Dubai billionaire takes on Amazon

Mohamed Alabbar, 60, a real-estate tycoon, wanted to create a viable competitor to US tech giant Amazon.com, so launched his $1 billion e-commerce firm Noon in September last year.

But to beat the best you’ve got to be the best, and for Mr Alabbar, that involves his staff working under ruthless rules.

Mohamed Alabbar wants his e-commerce company to be on the same level as Amazon. Photo: AFP

Mohamed Alabbar wants his e-commerce company to be on the same level as Amazon. Photo: AFPSource:AFP

“I want people who sleep in the office,” Mr Alabbar told The Wall Street Journal.

“Want to go walk your dog in the afternoon and all that? I’m not the guy you work for.”

Noon, which is based in the Middle East, offers millions of products ranging from fashion to electronics and is, for the time being, available only to Middle Eastern households.

The UAE is only now scratching the surface of an e-commerce boom as people in the region become increasingly tech-savvy and household incomes increase.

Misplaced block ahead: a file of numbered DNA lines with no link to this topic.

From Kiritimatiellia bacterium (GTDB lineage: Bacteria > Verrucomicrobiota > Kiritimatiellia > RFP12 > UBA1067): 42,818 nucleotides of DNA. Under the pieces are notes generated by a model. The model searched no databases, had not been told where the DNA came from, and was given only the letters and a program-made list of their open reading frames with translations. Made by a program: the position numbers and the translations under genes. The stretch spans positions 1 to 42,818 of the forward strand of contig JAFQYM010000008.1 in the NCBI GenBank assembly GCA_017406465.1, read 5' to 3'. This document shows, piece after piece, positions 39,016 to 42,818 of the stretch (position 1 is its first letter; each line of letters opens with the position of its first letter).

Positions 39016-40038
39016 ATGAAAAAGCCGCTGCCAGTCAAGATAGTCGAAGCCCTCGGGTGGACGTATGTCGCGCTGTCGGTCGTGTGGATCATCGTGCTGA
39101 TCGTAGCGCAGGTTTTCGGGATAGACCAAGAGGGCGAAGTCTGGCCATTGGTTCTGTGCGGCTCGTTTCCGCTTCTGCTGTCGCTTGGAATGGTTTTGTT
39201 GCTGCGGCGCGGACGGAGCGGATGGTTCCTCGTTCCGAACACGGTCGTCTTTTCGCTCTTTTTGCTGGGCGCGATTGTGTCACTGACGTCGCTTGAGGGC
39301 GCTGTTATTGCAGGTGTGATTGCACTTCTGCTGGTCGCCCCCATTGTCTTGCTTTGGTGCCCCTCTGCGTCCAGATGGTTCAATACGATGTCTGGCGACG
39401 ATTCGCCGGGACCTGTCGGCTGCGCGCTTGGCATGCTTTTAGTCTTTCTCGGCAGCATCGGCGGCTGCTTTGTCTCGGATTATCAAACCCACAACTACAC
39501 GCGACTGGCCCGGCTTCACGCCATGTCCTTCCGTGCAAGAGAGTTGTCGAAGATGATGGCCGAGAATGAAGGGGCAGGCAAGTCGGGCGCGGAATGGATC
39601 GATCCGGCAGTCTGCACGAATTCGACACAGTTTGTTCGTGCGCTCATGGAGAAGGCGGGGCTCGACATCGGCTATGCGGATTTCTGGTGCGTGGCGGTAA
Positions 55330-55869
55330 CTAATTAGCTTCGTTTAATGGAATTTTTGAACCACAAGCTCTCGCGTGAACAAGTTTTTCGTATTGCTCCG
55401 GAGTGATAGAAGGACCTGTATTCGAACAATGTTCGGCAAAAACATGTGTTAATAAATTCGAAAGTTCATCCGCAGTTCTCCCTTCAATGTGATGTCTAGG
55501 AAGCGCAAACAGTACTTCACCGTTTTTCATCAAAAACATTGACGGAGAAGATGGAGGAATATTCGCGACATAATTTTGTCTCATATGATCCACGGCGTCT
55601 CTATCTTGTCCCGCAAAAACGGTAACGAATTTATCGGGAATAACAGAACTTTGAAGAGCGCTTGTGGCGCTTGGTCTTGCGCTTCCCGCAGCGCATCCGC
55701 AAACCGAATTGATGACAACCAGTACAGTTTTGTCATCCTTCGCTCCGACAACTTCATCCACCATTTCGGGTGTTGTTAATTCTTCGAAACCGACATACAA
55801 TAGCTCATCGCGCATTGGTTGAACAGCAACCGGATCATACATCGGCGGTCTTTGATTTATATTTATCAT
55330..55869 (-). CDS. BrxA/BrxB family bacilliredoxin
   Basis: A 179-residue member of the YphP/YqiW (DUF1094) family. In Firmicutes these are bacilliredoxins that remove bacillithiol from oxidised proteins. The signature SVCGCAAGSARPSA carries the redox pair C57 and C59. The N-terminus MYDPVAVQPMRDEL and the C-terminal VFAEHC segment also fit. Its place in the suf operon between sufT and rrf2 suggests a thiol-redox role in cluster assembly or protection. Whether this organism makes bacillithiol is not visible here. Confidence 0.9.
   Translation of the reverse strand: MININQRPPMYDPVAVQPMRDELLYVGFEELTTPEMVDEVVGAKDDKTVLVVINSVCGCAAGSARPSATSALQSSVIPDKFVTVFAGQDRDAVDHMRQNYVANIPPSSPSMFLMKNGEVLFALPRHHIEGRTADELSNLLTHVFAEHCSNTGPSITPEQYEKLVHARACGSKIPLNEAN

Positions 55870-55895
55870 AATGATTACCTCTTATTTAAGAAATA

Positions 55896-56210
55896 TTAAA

Earlier this year, Amazon acquired Dubai-based online retailer Souq.com for $579 million and has already expanded its products and is upgrading its technology systems.

But Mr Alabbar believes he has the local’s advantage.

Amazon, which launched in Australia at the end of last year, is the world’s largest internet company by revenue.

Amazon, which launched in Australia at the end of last year, is the world’s largest internet company by revenue.Source:Supplied

“This is my region, and we want to have a part in it,” he said.

Six months before the Amazon takeover, Mr Alabbar had announced his plans to start Noon.

Half of the $1 billion seed money came from Saudi Arabia’s Public Investment Fund and the rest from a group of Gulf investors.

The deal made Noon one of the most expensive tech ventures in the region.

E-commerce currently contributes less than 0.5 per cent to the UAE economy, compared with 2 per cent to 3 per cent in more mature markets.

But A.T. Kearney consulting firm principal Adel Belcaid said it was only a matter of time before it exploded.

“The Middle East is an untapped opportunity for e-commerce, ripe for the taking,” he said.

Aside from Noon, Mr Alabbar runs his firm Emaar Properties, which built the world’s tallest tower, the Burj Khalifa, as well as the glitzy landmark Dubai Mall and other famous buildings in the city.

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